Skip to Main content Skip to Navigation

Faisabilité du déroulage du bois assisté par infrarouge.

Abstract : In the wood-products industry ‘peeling' is the process of converting a log into a continuous thin ribbon of green wood (from 0.6 to more than 3 mm thickness) termed veneer. Veneers are mainly used for manufacturing light weight packaging and Engineer Wood Products (EWP) such as plywood, Laminated Veneer Lumber (LVL) and Parallel Strand Lumbers (PSL). These three latter EWPs manufactured from veneers glued and pressed together, are amongst the most used wood products. That is the reason why the production of veneer plays an important role in the wood-products industry. For certain species, the peeling process requires the prior heating of round green-wood to temperatures ranging from 30 to 90 °C. This treatment is necessary to increase wood deformability, to reduce the severity of lathe checking in the veneers and to reduce cutting forces. It is usually done by immersion in hot water or by steam treatment. However it has many disadvantages amongst which are the duration of treatment (12 to 72 hours), the washing out of polyphenolic extractives - which causes water pollution and can affect wood's natural durability - low yield and energy losses.The goal of this PhD thesis was to develop a heating system embedded on the peeling lathe to circumvent many of these disadvantages. Infrared technology appears to be the most promising solution because of the ease of integration into the peeling process and of the power it offers, enabling the required heating temperatures to be achieved quickly and follow the highly demanding peeling speeds in use in the industry (from 1 to 5 m.s-1). This new technology, using radiant energy to heat green-wood prior to peeling, would be a major innovation for the industries involved in the production of plywood, Laminated Veneer Lumber (LVL), etc.The plan to achieve this goal consisted of:- Creating a model of infrared heat transfer in green wood while peeling it, with the characteristics of wood (moisture content, thermal properties) being amongst the input variables,-Investigating the thermal and optical characteristics of green wood (in terms of penetration depth and infrared absorption by green wood) to feed the model,-Validating the model with experimental peeling tests assisted by an infrared heating system.One of the main outputs of this study was to demonstrate that the penetration depth of infrared radiation into green wood is limited to several tenths of micrometers. Heat transfer into green wood up to the cutting plane (located several millimeters underneath the surface) is by conduction, which is slow due to the insulating properties of wood. Heating green wood with infrared radiation is therefore unable to match the highly demanding peeling rates in use in the industry today. However, the use of an embedded heating system in the case of slicing and the potential impact on improving veneer quality (colour, surface quality) remain open for further research.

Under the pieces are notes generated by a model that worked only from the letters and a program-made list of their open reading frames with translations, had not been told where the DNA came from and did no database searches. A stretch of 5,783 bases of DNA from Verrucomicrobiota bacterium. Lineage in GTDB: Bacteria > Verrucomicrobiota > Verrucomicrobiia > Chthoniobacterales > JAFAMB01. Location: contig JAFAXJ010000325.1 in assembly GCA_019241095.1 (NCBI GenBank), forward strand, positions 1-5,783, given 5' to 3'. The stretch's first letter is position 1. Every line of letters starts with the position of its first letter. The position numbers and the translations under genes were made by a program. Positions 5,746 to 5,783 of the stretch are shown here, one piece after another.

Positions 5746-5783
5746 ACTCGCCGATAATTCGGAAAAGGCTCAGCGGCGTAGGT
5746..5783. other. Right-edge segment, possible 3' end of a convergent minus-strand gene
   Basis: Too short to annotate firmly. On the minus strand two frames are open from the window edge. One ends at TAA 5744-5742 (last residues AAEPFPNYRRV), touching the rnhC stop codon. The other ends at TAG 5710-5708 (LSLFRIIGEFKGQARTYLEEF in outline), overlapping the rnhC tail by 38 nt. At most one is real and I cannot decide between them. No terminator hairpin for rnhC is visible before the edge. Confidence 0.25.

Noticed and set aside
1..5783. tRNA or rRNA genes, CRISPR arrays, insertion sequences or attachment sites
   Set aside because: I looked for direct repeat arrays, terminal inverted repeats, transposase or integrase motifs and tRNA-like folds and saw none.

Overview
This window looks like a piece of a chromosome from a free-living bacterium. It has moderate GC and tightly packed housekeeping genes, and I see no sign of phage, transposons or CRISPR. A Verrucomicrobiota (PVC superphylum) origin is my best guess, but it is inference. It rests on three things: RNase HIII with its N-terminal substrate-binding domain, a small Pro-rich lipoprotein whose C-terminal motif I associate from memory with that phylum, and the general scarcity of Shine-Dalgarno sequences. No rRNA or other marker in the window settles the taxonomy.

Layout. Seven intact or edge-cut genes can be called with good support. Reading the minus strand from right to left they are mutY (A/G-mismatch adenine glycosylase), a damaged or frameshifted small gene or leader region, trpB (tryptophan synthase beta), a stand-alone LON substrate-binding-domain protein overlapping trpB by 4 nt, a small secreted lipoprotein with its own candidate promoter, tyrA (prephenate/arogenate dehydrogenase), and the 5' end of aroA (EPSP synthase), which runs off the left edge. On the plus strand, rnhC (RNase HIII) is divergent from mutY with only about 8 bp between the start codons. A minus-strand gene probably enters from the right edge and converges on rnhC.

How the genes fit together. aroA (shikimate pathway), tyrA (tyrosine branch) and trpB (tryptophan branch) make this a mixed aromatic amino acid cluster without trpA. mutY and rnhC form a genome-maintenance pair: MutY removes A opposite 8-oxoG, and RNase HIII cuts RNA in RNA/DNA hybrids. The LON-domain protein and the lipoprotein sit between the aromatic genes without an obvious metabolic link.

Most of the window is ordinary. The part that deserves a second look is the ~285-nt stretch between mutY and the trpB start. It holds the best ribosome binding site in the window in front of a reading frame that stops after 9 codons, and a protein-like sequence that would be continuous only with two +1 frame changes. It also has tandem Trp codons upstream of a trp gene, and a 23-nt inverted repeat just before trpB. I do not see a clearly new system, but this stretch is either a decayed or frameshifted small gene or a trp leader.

Document type :
Complete list of metadata

Cited literature [71 references]  Display  Hide  Download
Contributor : ABES STAR :  Contact
Submitted on : Tuesday, June 3, 2014 - 11:22:17 AM
Last modification on : Friday, August 5, 2022 - 2:54:00 PM
Long-term archiving on: : Wednesday, September 3, 2014 - 11:11:02 AM


Version validated by the jury (STAR)


  • HAL Id : pastel-00999086, version 1


Anna Dupleix. Faisabilité du déroulage du bois assisté par infrarouge.. Autre. Ecole nationale supérieure d'arts et métiers - ENSAM; Aalto-yliopisto, 2013. Français. ⟨NNT : 2013ENAM0044⟩. ⟨pastel-00999086⟩



Record views


Files downloads